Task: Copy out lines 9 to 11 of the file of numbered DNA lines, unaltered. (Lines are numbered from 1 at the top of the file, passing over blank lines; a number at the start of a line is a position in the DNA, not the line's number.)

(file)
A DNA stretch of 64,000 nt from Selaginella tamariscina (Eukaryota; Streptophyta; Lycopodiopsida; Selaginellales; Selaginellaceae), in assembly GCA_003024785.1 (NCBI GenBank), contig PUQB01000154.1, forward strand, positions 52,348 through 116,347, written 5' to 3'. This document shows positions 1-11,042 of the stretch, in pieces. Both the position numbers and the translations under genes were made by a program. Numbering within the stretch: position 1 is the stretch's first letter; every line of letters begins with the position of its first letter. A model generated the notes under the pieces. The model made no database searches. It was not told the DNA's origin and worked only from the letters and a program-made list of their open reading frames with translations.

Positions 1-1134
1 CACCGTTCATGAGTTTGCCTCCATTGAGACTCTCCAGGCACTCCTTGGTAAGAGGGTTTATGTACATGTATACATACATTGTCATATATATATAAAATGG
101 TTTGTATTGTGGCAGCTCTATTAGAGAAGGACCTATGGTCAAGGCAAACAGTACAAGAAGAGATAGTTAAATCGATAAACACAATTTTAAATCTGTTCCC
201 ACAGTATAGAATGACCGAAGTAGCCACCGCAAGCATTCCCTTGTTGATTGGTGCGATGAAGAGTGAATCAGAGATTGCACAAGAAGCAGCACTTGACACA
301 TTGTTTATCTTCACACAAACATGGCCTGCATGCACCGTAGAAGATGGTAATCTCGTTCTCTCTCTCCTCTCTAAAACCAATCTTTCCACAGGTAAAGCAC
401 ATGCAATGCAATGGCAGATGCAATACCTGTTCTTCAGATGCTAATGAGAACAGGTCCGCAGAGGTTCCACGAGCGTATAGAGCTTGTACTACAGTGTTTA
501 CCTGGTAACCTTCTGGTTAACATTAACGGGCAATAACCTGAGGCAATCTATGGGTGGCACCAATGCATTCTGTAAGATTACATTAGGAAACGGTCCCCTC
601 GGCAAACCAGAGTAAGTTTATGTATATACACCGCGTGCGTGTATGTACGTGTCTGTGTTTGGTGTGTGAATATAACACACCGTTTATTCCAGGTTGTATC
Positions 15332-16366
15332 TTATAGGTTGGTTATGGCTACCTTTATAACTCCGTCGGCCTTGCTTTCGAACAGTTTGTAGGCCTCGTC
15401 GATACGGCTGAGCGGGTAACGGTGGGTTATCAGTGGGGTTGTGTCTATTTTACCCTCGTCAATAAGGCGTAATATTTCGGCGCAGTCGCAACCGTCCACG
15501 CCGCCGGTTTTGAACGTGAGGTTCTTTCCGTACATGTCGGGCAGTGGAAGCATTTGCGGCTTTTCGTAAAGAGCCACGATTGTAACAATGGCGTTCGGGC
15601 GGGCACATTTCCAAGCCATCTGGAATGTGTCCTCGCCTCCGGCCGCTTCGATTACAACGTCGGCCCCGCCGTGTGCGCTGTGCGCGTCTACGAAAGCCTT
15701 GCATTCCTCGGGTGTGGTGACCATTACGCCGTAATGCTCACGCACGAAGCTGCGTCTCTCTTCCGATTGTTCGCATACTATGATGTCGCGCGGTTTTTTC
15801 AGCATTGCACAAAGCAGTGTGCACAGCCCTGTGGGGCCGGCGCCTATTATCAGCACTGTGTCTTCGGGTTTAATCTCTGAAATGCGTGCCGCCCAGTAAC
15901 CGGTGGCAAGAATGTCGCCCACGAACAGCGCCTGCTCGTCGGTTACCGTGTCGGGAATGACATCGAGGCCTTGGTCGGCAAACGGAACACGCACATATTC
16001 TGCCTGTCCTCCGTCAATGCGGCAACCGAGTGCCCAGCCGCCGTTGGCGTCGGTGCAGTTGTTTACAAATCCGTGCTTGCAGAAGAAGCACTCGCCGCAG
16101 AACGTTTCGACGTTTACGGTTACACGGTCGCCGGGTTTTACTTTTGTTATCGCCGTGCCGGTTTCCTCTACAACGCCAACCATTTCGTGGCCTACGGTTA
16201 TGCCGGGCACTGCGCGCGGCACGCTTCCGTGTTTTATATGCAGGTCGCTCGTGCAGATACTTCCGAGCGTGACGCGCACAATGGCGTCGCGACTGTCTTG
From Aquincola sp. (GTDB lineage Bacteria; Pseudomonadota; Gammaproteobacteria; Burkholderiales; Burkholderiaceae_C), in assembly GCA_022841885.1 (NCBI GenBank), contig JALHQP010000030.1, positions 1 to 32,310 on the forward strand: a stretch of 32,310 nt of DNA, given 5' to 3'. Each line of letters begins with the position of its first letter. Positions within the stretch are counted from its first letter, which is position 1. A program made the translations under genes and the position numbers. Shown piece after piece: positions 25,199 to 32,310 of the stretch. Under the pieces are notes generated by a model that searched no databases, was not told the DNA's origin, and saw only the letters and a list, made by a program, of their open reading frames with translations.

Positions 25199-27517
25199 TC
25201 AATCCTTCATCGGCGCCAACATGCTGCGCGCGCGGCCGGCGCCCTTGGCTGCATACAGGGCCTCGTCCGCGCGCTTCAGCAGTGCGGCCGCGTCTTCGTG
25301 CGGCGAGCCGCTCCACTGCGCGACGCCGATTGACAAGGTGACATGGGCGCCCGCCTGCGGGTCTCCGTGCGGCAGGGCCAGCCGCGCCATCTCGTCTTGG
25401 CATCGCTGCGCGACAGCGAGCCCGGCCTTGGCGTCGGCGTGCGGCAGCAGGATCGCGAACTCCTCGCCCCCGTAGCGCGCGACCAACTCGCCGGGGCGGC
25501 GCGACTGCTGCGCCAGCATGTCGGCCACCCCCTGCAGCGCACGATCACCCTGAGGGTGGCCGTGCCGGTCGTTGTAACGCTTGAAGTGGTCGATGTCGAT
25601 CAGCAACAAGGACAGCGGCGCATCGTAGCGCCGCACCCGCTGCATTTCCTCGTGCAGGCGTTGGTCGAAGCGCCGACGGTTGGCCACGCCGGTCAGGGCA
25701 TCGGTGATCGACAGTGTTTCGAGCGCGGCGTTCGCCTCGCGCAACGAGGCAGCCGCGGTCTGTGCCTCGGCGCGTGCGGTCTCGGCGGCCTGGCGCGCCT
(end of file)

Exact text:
601 GGCAAACCAGAGTAAGTTTATGTATATACACCGCGTGCGTGTATGTACGTGTCTGTGTTTGGTGTGTGAATATAACACACCGTTTATTCCAGGTTGTATC
Positions 15332-16366
15332 TTATAGGTTGGTTATGGCTACCTTTATAACTCCGTCGGCCTTGCTTTCGAACAGTTTGTAGGCCTCGTC